Wide Open Spaces
This is an inbounds play against man-to-man defense that creates great shot opportunities and forces the defense to be concerned about the whole court. It is an overload play that leaves one half of the court free for an athletic and creative cutter to work his man to free up for a lay-in off the inbounds pass. It provides a good screen for a three-point shot. Because the defense is often confused about how to position themselves against this set, alert players will sometimes have easy opportunities to cut directly to the basket for lay-ins off of the inbounds pass.
- Whichever side the ball is on, three players line up shoulder to shoulder facing the hoop. The middle man should be a good long range shooter. Player 2 takes up a position way high on the offside. He should be an athletic player with speed and good cutting skills. The inbounder should focus on the three stacked players as if that's where he intends to throw the ball. Even a little bit of acting and exaggeration is surprisingly effective in the heat of the game.
- When the inbounder slaps the ball to start the play, Player 4 steps back and Players 3 and 5 close up, forming a screen. The inbounder should be looking right at that action. Meanwhile, Player 2 cuts hard toward the hoop and attempts to beat his man to get open for a pass and lay-in. Ideally, he will free up; and the inbounder, who has been selling the defense by looking at the three-point shooter, will deliver a pass as he comes clear for a lay-in. Note that Player 2 has a lot of room to make creative cuts and spin moves. Once the pass has been made, Player 3 heads out to the fast-break prevent area above the top of the key, and other players move to rebound in case Player 2 misses the lay-in. The key is not to move too early because you want to give Player 2 every opportunity and maximum space to beat his man.
- If the game situation is right, the inbounder can obviously hit Player 4 for the three-pointer. After the shot is on the way, Player 3 should move to the fast-break prevent position above the top of the key. Player 2, the off-side cutter, should be ready to rebound, as should Players 1 and 5.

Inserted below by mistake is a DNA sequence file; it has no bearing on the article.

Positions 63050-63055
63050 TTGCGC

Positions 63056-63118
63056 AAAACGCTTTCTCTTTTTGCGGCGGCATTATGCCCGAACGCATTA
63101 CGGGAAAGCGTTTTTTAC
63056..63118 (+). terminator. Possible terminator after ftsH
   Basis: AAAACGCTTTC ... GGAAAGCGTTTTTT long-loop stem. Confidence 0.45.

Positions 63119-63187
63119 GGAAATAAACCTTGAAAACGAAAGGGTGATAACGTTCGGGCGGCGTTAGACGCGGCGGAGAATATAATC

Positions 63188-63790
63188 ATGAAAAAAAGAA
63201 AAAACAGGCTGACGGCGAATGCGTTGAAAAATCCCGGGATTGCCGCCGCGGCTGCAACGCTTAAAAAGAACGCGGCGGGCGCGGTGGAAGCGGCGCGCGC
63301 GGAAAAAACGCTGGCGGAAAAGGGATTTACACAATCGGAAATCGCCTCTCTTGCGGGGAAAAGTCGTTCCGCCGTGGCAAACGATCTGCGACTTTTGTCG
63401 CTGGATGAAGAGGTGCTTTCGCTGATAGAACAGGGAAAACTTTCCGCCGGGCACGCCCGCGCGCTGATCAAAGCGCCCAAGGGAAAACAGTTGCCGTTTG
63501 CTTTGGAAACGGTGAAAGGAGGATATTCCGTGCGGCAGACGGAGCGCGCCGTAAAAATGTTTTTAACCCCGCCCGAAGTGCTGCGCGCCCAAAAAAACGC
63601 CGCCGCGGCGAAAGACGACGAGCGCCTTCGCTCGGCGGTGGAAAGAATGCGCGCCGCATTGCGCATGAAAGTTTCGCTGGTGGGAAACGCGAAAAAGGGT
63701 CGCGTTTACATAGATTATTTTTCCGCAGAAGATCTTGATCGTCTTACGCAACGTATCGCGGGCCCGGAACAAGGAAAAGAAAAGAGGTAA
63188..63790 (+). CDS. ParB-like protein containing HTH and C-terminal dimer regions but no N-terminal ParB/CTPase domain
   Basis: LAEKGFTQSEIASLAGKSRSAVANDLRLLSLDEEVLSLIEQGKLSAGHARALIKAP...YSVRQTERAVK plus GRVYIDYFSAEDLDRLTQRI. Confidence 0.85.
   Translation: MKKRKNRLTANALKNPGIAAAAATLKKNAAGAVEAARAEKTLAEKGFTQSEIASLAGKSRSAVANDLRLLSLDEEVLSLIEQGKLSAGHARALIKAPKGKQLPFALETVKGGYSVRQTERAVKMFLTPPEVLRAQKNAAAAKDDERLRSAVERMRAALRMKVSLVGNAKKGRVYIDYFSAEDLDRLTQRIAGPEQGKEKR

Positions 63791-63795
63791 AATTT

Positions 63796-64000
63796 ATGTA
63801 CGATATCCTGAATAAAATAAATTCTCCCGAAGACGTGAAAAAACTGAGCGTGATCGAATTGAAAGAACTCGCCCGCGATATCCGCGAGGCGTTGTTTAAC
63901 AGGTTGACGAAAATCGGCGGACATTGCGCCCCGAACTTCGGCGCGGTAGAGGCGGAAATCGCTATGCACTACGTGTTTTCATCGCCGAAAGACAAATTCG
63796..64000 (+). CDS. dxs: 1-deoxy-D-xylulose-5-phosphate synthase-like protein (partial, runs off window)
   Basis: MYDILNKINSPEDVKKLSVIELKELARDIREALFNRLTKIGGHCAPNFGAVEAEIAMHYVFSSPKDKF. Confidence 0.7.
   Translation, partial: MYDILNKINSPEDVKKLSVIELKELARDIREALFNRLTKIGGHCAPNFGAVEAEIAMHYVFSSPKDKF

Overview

- Defenses sometimes get very confused by this set and leave themselves open in surprising ways. For instance, sometimes Player 3 or 5 is left in a position to make a straight cut to the basket for a direct pass and lay-in. Note that Player 3 will always have deep responsibility unless he happens to be the player wide open for a straight cut to the hoop. In that case, Player 4 would inherit the deep responsibility.
- Another good variation is for the off-side cutter to free up around the free throw line, receive a pass, and then pass back to the inbounder or to Player 5 cutting to the hoop. Especially if you are running this play for the second or third time during the game, the defender is probably giving the cutter a big cushion to prevent lay-ins. Very often, the inbounder will be wide open on the return pass.
- Another twist is for the cutter to flare out to the right corner, receive the pass, and reverse the ball to Player 3 at the free throw line. Player 3 is in good position to dump down to Player 1 as he steps in bounds after inbounding the ball. Player 4 cuts low off of Player 5, and Player 5 steps to the mid-block area. Somewhere in all that action, there is an easy shot waiting for someone.
- The inbounder should sell the overload, keeping the off-side cutter in his peripheral vision only.
- The inbounder needs to be patient and wait for the cutter to lose his man.
- All players need to be alert to defensive lapses. If there is a direct cut to the basket, take it.
- Make sure that there is always a player occupying the fast-break prevent area.
Teaching Tips / Motivation:
- Make sure that the inbounder steps directly into the court before cutting to any other area.
- Tell players that this play provides more opportunities than most for alert players to get easy, unplanned lay-ins.
- Praise players for making good decisions.